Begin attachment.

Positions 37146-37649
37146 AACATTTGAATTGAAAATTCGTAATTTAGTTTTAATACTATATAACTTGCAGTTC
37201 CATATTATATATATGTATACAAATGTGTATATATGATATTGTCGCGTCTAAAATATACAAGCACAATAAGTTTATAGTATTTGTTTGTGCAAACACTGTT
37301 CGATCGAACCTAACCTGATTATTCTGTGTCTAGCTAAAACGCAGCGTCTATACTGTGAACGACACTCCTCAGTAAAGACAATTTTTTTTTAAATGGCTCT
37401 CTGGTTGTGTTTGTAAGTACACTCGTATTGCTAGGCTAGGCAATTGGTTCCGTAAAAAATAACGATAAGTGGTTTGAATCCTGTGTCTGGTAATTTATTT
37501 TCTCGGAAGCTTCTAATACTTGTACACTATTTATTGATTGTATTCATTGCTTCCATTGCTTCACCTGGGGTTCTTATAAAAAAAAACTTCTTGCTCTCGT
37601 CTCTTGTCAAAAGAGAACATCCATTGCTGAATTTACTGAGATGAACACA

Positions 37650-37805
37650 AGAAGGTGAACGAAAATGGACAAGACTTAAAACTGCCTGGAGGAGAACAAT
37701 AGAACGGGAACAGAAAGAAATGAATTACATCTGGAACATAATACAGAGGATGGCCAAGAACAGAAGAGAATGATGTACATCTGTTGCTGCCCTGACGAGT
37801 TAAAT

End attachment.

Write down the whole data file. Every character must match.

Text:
Positions 37146-37649
37146 AACATTTGAATTGAAAATTCGTAATTTAGTTTTAATACTATATAACTTGCAGTTC
37201 CATATTATATATATGTATACAAATGTGTATATATGATATTGTCGCGTCTAAAATATACAAGCACAATAAGTTTATAGTATTTGTTTGTGCAAACACTGTT
37301 CGATCGAACCTAACCTGATTATTCTGTGTCTAGCTAAAACGCAGCGTCTATACTGTGAACGACACTCCTCAGTAAAGACAATTTTTTTTTAAATGGCTCT
37401 CTGGTTGTGTTTGTAAGTACACTCGTATTGCTAGGCTAGGCAATTGGTTCCGTAAAAAATAACGATAAGTGGTTTGAATCCTGTGTCTGGTAATTTATTT
37501 TCTCGGAAGCTTCTAATACTTGTACACTATTTATTGATTGTATTCATTGCTTCCATTGCTTCACCTGGGGTTCTTATAAAAAAAAACTTCTTGCTCTCGT
37601 CTCTTGTCAAAAGAGAACATCCATTGCTGAATTTACTGAGATGAACACA

Positions 37650-37805
37650 AGAAGGTGAACGAAAATGGACAAGACTTAAAACTGCCTGGAGGAGAACAAT
37701 AGAACGGGAACAGAAAGAAATGAATTACATCTGGAACATAATACAGAGGATGGCCAAGAACAGAAGAGAATGATGTACATCTGTTGCTGCCCTGACGAGT
37801 TAAAT